The Lockdown Weighted inflation CPILW for January 2021
The CPILW rose slightly from 0.8% in December to 0.9% in January. The CPIH measure of inflation also increased from 0.8% in November 2020 to 0.9% in December. Both measures indicate a slight increase in inflation in January.
The gap between the official measure using pre-pandemic expenditure weights and the measure using lockdown weights has fallen from 0.04% in December to 0.02% in January. This is the second month for CPIH to exceed CPILW since the pandemic started.
January is the month when there is a “changing of the weights”. From January 2021 the CPIH is weighted using the estimated expenditure weights for 2020. This marks a shift from the usual practice of using the data from two years ago (which would have been 2019), reflecting the ONS’ desire to more accurately reflect the ongoing impact of the pandemic on expenditure. The effect of the change in weights this month is very small and if projected back into 2020 would result in a measure for current inflation almost identical to the CPIH and CPILW for January 2021.
The CPILW rose slightly from 0.8% in December to 0.9% in January. The CPIH measure of inflation also increased from 0.8% in December 2020 to 0.9% in January. Both measures indicate an increase in inflation in January. The gap between the two measures has narrowed in January to just 0.02%. This is the second month for CPIH to exceed CPILW since the pandemic started.
If we look at the change in headline CPIH inflation between December and January, we can see that there are substantial increases in three COICOP divisions: Food and Non-alcoholic beverages, Furniture and Household goods, Restaurants and Hotels (and to a lesser extent Transport). These were offset by a large decrease in Clothing and Footwear. The net effect was the slight increase observed in CPIH. If we instead look at the price level (The CPIH index), it actually fell in January as compared to December (a month on month decline of 0.12%).
Turning to CPILW, these changes are weighted differently – in particular, Restaurants and Hotels, Transport, and Clothing and Footwear have a smaller weight, whilst Food and Non-Alcoholic Beverages has a higher weight. Overall, the plusses and minuses cancel out, so that the headline 12-month inflation rate for CPILW moved in step with CPIH, showing a similar increase of 0.1%. However, there is a different story if we concentrate on the month-on-month changes. The lower weight on Clothing and Footwear again dominates, resulting in an increase in the overall CPILW index of the price level of 0.02% from December to January, rather than the decrease seen in CPIH.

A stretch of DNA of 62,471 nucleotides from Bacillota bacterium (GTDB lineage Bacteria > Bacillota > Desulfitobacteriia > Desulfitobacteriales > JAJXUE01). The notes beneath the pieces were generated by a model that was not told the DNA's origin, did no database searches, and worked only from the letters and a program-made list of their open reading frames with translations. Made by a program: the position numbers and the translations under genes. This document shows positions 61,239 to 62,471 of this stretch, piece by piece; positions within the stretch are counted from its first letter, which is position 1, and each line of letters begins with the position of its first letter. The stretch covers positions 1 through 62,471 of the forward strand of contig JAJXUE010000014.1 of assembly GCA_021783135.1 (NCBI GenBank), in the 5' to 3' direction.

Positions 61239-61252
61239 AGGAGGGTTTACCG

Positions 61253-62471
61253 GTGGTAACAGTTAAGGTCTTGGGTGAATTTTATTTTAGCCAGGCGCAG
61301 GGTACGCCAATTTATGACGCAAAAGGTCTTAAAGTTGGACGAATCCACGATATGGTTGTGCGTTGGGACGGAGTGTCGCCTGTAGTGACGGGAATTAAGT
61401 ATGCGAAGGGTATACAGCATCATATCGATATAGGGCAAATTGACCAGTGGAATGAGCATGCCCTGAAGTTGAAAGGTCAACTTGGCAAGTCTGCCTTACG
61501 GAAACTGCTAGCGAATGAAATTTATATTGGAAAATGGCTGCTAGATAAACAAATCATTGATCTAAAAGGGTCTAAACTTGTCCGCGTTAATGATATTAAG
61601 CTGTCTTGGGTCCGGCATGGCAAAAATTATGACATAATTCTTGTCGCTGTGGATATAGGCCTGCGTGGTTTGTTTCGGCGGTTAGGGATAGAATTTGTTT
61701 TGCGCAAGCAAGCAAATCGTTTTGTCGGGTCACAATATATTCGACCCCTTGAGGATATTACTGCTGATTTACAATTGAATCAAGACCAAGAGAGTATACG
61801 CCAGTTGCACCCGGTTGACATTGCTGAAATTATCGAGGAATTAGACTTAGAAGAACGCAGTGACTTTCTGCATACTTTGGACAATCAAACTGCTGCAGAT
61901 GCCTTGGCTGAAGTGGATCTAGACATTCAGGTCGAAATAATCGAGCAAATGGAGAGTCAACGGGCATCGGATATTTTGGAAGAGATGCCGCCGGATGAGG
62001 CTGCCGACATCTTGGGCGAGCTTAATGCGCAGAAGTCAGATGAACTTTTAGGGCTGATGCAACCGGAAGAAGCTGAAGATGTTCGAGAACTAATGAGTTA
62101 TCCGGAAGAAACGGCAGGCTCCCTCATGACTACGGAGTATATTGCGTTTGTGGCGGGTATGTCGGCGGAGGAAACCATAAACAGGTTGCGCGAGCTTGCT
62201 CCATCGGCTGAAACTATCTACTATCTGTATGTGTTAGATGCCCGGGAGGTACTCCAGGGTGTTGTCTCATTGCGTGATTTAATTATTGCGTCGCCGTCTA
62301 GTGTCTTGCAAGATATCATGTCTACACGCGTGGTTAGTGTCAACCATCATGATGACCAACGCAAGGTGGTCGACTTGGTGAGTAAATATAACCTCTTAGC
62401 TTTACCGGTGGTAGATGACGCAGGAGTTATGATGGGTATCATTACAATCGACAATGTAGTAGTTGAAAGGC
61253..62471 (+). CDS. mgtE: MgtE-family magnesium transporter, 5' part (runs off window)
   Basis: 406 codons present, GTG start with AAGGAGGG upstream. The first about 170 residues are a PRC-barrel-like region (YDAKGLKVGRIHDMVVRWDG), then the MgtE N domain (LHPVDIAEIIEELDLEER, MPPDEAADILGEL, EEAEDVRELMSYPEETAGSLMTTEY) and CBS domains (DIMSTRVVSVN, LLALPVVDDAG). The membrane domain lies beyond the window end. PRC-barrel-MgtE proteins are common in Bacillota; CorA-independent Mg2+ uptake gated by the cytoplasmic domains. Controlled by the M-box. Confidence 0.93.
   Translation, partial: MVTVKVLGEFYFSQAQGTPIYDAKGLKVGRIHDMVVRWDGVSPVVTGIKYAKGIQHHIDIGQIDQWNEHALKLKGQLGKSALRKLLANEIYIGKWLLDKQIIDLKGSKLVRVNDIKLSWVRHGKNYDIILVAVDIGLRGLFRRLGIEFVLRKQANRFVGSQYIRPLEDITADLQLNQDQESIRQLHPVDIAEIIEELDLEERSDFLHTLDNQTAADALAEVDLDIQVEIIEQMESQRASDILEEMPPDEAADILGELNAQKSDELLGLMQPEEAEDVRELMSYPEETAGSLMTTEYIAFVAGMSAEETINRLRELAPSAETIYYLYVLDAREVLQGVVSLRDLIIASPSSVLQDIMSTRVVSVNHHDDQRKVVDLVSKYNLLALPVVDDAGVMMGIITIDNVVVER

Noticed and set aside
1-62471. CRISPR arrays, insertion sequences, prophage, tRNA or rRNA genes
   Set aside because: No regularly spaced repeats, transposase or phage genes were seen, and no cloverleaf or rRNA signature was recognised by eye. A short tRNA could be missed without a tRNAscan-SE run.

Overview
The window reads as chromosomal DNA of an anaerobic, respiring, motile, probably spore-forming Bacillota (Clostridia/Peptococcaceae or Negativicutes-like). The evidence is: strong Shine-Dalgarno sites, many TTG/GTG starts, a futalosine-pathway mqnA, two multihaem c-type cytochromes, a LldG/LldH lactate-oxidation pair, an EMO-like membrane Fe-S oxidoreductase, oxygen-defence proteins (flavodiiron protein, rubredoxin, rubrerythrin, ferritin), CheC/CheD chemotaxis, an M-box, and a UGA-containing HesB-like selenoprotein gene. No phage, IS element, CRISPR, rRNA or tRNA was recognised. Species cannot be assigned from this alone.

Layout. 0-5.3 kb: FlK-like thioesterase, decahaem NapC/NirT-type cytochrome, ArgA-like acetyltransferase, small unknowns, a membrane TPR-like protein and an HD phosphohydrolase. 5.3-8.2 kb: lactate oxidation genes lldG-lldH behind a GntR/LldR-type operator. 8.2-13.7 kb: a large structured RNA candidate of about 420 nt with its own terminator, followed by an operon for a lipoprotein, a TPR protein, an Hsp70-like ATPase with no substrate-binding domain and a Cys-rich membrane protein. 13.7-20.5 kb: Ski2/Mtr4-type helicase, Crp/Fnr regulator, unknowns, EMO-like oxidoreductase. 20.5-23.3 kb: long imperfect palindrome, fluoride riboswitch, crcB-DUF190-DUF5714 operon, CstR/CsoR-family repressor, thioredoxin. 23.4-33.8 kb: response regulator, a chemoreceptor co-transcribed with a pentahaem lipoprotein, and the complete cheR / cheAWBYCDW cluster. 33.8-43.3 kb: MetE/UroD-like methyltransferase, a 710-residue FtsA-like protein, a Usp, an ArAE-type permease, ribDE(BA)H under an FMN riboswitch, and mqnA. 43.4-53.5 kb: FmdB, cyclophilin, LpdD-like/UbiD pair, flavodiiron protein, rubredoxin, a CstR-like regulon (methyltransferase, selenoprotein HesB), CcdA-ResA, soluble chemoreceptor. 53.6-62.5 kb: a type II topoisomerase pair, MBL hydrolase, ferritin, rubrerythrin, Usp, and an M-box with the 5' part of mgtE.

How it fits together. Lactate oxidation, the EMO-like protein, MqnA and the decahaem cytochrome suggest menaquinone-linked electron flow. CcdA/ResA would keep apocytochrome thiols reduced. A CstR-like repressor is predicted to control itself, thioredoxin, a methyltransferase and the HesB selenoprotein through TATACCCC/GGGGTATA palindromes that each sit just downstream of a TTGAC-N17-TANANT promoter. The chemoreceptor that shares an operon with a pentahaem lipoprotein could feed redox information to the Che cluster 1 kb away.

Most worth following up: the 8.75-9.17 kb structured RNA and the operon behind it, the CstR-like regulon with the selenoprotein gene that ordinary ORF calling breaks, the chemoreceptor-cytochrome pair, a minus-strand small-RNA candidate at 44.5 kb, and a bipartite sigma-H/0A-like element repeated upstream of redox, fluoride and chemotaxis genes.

The headline inflation measure is a backward-looking measure: the 12-month inflation figure is almost exactly the sum of 12 month-on-month figures (for low inflation environments where compounding can be ignored). Even if the two inflation measures give the same headline, their paths over the past months may well have been different (as is indeed the case for CPIH and CPILW).
If we look at the overall price-level as measured by the index, the price level for CPIH was the highest ever in December 2020, and after the fall in January still exceeds its value in all months prior to December. For CPILW the January price index is at an all-time high, exceeding its previous peaks of July and September 2020.
From April-December 2020, the CPIH inflation figures were constructed using the new methodology outlined ONS 2020 for dealing with the effects of the coronavirus. As discussed in Dixon NIESR Blog 8th May, this fails to adequately take into account the changes in expenditure shares during the Lockdown. Dixon (NIESR policy paper 16, April 22nd 2020) proposed a trial statistic CPILW to measure inflation using guesstimates of the Lockdown expenditure weights. In January, the ONS has changed the expenditure weights to the estimated expenditure shares for 2020 (from the national accounts data). The methodology and detailed reasoning can be found in ONS Feb 2021.
Changing expenditure shares can increase or decrease measured inflation, depending on how the different inflation rates for each type of expenditure behave. As time passes, we will see better measures to capture how expenditure is changing with the pandemic and this will help us to interpret the official inflation figures.
ONS "Corona Virus and the effect on UK Prices" May 5th 2020
Huw Dixon, "How can we measure consumer price inflation in a lockdown?" Economics Observatory, May 25th 2020
ONS "Coronavirus (COVID-19) and Consumer Price Inflation weights and prices: 2021", 11th February 2021